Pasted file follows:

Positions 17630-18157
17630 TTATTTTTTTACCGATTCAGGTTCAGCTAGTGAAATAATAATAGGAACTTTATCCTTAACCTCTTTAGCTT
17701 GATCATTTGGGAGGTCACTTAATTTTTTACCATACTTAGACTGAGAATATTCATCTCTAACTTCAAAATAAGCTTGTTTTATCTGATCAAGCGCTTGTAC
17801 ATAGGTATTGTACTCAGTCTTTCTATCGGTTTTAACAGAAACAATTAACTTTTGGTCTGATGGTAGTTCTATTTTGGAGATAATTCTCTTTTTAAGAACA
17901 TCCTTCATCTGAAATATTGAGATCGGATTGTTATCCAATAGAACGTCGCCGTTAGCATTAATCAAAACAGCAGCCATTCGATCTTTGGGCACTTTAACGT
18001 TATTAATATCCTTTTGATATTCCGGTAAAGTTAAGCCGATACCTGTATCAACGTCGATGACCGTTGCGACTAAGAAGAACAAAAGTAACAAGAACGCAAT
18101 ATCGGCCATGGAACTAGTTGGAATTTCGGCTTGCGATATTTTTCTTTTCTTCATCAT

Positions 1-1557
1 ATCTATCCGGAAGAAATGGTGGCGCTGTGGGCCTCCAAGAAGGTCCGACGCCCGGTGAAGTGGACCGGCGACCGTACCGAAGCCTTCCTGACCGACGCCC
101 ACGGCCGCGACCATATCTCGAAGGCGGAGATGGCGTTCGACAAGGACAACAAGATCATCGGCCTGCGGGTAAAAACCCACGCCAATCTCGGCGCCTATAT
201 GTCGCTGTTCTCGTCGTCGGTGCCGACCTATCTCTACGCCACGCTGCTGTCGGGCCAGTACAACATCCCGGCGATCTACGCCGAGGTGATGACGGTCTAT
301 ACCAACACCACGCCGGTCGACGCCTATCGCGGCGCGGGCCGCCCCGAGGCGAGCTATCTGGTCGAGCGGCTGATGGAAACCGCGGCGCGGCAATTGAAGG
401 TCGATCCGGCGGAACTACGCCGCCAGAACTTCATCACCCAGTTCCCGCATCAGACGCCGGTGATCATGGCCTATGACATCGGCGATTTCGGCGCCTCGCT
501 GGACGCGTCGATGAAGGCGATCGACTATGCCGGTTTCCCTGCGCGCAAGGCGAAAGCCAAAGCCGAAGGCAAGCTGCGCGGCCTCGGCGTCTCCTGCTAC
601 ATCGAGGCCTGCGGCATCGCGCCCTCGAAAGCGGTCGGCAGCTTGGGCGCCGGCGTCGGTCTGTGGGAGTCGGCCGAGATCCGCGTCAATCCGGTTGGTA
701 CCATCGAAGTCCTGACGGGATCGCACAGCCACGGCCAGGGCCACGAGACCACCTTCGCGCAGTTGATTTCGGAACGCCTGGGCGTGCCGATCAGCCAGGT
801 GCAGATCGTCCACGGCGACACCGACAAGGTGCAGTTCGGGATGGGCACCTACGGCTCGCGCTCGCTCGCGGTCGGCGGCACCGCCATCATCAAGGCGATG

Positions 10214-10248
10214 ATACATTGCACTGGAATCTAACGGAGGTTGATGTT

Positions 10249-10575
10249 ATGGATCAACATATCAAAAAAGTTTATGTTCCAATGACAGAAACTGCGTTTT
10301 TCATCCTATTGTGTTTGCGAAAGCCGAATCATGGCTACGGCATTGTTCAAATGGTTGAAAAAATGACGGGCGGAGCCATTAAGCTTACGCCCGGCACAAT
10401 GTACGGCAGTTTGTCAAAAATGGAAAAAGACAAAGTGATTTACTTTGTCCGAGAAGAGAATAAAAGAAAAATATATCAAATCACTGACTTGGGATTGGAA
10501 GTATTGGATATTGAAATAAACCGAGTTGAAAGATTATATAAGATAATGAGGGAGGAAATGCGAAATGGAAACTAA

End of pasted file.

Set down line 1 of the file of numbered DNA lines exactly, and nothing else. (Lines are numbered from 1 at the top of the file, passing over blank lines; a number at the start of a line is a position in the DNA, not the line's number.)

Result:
Positions 17630-18157